New Hampshire’s recent enactment of legislation relating to non-compete agreements serves as a reminder to employers that if not properly drafted, restrictive employment covenants such as non-compete, non-solicitation, and non-disclosure agreements may be unenforceable.
A “non-compete” agreement prohibits employment in a specific industry, for a specific amount of time, in a specific geographic area. A “non-solicitation” agreement prohibits solicitation of customers and co-workers. And a “non-disclosure” identifies and protects against disclosure of an employer’s confidential or proprietary information. Generally, employers should keep in mind that these restrictive employment covenants are enforceable only if the restriction is reasonable in scope, geographically, and temporally.
New Hampshire’s law requires employers to provide applicants with any non-compete agreement when making an offer of employment or to employees when making an offer of change in job classification. If the non-compete agreement is not provided when making such offer, the agreement will be unenforceable. This is one example of how state laws regarding restrictive employment covenants are becoming increasingly employee-protective. Complicating matters further, such laws vary state-to-state. Therefore, employers with employees in multiple states may find it challenging to use a uniform non-compete or other restrictive employment covenants agreement for all of their employees.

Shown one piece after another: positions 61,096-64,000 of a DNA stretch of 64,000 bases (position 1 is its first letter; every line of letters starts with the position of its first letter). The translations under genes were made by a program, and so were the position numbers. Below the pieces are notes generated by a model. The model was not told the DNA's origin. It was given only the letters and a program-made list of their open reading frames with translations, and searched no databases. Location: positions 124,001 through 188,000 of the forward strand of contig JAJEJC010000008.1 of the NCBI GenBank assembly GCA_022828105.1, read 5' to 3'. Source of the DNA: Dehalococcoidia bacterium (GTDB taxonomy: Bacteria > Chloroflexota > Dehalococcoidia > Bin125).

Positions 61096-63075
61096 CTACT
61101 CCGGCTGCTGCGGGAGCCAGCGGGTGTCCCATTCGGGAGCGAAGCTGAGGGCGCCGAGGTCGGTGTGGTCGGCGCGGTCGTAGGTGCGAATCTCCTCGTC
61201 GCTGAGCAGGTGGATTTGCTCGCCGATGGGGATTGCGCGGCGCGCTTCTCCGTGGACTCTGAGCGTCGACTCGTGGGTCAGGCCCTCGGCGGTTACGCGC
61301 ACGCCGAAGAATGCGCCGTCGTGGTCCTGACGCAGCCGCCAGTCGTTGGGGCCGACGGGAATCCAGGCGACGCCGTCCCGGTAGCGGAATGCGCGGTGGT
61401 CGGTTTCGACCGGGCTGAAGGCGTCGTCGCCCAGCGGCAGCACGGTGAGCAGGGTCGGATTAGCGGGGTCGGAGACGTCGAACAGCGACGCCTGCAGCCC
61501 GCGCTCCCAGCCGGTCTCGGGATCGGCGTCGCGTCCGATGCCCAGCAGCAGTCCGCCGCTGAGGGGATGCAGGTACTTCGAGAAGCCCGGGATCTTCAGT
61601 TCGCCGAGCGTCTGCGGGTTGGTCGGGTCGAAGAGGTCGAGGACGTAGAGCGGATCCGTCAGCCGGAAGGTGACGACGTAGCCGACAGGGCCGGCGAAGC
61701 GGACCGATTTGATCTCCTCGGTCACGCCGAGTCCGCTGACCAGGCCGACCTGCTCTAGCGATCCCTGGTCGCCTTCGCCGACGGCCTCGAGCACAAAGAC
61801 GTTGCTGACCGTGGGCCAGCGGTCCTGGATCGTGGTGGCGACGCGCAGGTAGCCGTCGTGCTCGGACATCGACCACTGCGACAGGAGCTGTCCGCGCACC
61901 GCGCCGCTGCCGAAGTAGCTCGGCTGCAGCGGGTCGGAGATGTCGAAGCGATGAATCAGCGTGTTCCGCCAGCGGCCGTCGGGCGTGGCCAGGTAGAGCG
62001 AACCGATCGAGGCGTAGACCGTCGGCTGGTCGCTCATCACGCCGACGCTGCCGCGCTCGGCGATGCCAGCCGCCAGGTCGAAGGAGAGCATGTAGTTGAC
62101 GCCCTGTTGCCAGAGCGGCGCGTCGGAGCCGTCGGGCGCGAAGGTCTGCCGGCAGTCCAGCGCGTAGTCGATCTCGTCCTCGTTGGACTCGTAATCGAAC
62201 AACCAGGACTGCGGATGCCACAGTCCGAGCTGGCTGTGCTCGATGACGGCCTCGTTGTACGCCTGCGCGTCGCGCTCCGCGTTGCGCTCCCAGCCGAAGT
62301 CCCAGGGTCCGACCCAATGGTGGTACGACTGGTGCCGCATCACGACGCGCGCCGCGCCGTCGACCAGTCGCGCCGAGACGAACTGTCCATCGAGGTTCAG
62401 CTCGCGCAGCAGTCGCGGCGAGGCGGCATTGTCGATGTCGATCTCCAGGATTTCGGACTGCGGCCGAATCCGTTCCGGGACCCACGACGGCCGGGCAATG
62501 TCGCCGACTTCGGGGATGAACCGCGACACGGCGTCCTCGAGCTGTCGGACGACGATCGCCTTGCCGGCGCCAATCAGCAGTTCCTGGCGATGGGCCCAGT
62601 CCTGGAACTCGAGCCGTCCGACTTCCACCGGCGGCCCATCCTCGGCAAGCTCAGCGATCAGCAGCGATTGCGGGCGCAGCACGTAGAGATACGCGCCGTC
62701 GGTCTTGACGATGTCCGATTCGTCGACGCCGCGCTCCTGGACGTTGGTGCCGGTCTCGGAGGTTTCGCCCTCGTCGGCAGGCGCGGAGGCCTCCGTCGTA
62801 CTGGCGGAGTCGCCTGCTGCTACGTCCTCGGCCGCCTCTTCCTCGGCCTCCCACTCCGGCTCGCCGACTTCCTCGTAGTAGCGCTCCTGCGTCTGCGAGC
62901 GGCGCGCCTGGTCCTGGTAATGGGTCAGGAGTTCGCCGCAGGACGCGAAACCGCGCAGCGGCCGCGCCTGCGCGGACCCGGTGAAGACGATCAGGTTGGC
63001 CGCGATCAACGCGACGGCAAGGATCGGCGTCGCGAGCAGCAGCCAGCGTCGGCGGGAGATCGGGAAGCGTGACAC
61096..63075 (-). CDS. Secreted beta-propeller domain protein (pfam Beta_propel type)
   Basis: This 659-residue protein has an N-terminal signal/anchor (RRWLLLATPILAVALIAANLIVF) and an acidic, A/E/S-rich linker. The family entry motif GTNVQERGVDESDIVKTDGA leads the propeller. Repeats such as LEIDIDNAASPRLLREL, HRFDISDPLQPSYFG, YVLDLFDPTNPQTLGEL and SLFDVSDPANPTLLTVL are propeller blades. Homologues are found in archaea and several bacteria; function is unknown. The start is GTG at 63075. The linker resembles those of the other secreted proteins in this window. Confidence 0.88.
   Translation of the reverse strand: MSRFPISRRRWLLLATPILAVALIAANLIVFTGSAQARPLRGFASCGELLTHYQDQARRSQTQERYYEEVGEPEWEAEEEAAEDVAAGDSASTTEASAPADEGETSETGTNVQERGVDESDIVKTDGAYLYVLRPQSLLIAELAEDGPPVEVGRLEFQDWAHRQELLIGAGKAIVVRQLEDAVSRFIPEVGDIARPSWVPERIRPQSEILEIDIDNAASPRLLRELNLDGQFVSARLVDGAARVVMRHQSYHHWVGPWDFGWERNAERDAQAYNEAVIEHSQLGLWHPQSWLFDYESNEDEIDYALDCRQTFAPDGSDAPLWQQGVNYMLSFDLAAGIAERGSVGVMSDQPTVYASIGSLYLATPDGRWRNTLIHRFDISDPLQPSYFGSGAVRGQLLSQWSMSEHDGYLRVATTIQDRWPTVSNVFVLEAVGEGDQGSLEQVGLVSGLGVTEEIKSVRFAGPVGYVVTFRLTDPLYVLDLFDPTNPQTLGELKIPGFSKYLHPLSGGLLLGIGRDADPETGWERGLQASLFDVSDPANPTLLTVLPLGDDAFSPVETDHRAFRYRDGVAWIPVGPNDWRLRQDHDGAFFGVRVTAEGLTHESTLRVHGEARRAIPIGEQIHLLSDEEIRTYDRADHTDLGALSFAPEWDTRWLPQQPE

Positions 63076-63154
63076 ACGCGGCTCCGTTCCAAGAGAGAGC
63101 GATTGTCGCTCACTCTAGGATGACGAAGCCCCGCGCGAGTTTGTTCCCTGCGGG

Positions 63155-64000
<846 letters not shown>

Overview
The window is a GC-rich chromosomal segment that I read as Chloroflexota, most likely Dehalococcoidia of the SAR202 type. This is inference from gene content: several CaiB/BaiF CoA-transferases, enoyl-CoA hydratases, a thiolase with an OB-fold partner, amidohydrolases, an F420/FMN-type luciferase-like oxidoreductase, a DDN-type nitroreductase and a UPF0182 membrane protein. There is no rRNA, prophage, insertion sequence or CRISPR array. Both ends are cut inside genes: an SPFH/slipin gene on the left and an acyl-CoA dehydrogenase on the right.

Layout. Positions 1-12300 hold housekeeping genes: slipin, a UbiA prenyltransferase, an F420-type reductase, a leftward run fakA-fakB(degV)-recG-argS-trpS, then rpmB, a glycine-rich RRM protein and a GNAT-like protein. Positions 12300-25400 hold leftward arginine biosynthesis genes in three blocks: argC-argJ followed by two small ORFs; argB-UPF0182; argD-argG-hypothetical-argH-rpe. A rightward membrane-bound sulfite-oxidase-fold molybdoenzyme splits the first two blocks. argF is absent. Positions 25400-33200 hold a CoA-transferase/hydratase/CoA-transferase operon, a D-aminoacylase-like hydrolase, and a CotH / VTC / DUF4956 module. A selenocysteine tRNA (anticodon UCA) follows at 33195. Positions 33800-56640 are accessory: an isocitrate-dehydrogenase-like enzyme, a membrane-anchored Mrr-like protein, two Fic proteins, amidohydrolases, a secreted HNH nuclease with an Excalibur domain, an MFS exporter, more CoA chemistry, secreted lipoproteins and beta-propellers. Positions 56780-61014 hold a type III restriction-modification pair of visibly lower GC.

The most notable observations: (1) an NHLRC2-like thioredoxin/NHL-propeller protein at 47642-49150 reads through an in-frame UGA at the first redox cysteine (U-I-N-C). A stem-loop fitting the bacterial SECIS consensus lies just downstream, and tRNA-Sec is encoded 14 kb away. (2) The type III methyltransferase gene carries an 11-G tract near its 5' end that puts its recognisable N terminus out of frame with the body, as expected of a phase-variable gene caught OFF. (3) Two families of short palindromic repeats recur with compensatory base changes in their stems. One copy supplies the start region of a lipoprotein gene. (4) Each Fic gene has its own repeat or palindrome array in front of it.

As this is an evolving area of employment law that varies state-to-state, employers should consult with their employment counsel when drafting, administering, and attempting to enforce restrictive employment covenants such as non-compete, non-solicitation, and non-disclosure agreements.